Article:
Image copyright © by Marcus Trahan

And Then There Were None

(Ten Little Niggers, 1945)

Wow! First thing, if we’re going to make a movie out of this book, we have to lose that title! I gather that the, ahem, “N-word” is not such a linguistic bomb in England as it is here, or at least it wasn’t in 1939, when the book was published. Even back then, in America, that word was not used in polite company except in the South, where I grew up.

I have never read the book. It was the most successful of Agatha Christie’s many novels, and in fact, the most successful mystery book ever published, to this day. She also said it was the most difficult to write.

I had never seen the movie, either, but I knew the plot, in broad terms. Ten not-very-nice people are gathered on an isolated island, only to find that a crazy man plans to kill them all, one by one, for past offenses, and do it according to one of those terrible children’s poems. They soon conclude that the killer is in fact one of them, because there is no place on the island or in the mansion on the rock where he could hide. They then all proceed to do all the insanely stupid things people do in such literary situations.

One should not reveal the ending in a story like this, but I have to say that from the very first scenes I was sure that the last two left would be the young man and the young woman. Sure enough … Oh, hell, I have to reveal some things, so if you don’t want to know, bug out here, okay?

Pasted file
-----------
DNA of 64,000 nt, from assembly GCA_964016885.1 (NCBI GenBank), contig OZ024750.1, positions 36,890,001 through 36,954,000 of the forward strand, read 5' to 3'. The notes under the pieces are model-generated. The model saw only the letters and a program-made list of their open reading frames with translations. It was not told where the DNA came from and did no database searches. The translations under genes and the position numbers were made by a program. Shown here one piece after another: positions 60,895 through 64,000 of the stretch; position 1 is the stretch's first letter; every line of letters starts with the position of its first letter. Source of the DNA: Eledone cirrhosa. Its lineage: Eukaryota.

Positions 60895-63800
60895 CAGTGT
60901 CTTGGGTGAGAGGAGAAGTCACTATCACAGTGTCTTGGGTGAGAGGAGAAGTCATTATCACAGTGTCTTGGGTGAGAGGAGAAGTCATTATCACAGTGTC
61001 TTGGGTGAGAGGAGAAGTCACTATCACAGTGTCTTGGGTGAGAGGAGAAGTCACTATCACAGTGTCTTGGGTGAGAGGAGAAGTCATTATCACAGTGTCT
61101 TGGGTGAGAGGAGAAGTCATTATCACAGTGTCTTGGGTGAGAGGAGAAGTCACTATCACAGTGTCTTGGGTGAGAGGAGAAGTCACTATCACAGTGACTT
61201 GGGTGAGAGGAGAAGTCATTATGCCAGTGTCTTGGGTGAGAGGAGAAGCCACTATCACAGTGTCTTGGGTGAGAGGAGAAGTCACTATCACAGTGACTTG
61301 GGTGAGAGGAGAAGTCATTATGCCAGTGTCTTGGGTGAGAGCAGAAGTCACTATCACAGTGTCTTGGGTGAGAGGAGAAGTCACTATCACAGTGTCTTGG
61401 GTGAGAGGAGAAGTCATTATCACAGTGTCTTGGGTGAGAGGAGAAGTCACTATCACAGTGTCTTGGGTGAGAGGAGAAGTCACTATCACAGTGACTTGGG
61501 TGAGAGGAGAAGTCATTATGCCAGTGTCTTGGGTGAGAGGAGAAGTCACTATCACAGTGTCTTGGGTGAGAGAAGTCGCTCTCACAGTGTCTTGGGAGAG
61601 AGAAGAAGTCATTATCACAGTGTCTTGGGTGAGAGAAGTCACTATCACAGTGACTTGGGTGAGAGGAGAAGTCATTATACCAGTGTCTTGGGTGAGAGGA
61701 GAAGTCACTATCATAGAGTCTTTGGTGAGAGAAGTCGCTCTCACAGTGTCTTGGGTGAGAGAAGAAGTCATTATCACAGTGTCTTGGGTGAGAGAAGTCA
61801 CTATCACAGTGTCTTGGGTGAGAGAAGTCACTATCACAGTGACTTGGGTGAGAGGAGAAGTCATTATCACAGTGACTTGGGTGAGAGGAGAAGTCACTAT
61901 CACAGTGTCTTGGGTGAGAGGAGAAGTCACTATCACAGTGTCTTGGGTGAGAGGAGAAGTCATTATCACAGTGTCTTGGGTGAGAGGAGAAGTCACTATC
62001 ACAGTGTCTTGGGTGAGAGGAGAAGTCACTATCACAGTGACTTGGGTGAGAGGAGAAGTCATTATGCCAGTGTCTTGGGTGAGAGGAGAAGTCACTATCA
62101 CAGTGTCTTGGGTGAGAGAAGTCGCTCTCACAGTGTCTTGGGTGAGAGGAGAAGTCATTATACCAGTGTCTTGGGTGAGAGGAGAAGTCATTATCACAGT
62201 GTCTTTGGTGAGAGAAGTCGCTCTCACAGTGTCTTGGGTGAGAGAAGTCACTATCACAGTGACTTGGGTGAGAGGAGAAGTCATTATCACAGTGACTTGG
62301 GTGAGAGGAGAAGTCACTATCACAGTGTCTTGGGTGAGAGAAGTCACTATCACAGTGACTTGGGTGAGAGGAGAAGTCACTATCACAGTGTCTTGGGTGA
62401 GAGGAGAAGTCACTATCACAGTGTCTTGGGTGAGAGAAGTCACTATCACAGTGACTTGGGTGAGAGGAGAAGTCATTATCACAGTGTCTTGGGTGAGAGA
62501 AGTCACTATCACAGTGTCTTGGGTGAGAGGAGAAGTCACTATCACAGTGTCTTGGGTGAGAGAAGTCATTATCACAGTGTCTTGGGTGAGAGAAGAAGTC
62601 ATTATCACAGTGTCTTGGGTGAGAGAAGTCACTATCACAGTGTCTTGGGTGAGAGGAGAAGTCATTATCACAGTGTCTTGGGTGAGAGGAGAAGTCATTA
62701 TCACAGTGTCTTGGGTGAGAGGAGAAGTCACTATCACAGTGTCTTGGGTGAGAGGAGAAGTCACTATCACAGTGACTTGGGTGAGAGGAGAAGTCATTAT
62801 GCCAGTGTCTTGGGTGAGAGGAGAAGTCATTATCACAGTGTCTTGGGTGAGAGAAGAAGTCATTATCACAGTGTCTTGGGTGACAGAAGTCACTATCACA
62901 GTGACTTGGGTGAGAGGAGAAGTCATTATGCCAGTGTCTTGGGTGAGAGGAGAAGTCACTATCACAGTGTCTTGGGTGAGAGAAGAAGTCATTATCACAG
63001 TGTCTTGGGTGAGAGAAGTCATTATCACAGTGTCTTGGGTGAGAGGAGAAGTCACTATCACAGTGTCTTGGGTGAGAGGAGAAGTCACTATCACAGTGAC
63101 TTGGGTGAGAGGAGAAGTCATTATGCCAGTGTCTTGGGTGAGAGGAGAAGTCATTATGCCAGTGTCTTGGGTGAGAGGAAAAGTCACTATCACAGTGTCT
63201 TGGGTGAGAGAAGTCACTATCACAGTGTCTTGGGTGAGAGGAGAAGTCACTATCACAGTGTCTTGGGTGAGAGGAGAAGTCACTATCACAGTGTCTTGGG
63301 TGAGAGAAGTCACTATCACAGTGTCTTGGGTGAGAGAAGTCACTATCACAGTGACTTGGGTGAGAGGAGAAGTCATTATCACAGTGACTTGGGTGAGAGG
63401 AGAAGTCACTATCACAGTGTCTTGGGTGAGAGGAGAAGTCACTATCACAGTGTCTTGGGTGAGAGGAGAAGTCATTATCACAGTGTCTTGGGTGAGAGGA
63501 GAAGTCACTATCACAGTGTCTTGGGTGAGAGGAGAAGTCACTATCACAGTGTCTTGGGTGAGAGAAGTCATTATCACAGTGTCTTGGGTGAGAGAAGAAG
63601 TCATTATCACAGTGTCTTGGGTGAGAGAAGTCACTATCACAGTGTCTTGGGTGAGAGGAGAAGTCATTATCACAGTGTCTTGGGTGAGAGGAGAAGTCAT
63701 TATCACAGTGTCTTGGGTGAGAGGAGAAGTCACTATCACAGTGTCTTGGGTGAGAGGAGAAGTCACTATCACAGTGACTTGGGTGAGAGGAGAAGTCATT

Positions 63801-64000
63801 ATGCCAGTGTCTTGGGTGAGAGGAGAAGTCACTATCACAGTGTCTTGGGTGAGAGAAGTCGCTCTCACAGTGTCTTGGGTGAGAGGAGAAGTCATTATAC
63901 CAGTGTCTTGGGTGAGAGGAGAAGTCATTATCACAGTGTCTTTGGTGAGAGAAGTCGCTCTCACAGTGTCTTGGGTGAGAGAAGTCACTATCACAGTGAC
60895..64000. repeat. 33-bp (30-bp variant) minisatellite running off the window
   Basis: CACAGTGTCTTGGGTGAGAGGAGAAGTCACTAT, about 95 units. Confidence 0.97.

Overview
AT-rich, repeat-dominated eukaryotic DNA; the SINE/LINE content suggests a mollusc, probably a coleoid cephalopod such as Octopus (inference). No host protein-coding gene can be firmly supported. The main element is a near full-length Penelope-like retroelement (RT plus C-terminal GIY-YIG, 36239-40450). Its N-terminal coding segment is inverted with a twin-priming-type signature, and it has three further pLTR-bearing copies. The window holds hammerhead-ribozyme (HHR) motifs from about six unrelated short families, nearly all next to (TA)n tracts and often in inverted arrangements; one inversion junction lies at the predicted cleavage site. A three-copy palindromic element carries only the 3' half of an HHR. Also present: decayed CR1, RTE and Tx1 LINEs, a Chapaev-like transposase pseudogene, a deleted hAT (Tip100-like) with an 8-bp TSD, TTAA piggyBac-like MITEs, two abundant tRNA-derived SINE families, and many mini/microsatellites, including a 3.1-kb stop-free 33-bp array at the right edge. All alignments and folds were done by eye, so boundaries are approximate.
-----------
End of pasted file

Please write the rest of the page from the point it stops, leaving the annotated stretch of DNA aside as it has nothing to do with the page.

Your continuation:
Several very large changes were made between the book and this movie, but I guess that’s okay, as Christie herself made most of them for the stage adaptation she wrote in 1943. In the book, these young people were no better than any of the others, and at the end they were dead, as well. No one was left alive on the island. In the movie the young man and young woman are innocent of any wrongdoing, and naturally they fall in love and survive. It was all dictated by the goddam Code of that time, of course. Evil could not prosper. Myself, I’d like to see the thing re-made with the original ending.

What I hadn’t expected was how funny the movie is. I’m sure this was intentional on the part of the director, René Clair. It’s just too much to believe that we were expected to care about any of these idiots, or to feel much in the way of tension concerning their fates. It is a puzzle story, the sort Christie excelled at, without one believable word in its entire length. So if you like this sort of cozy mystery (and I do, if it’s well done), this should be right up your alley.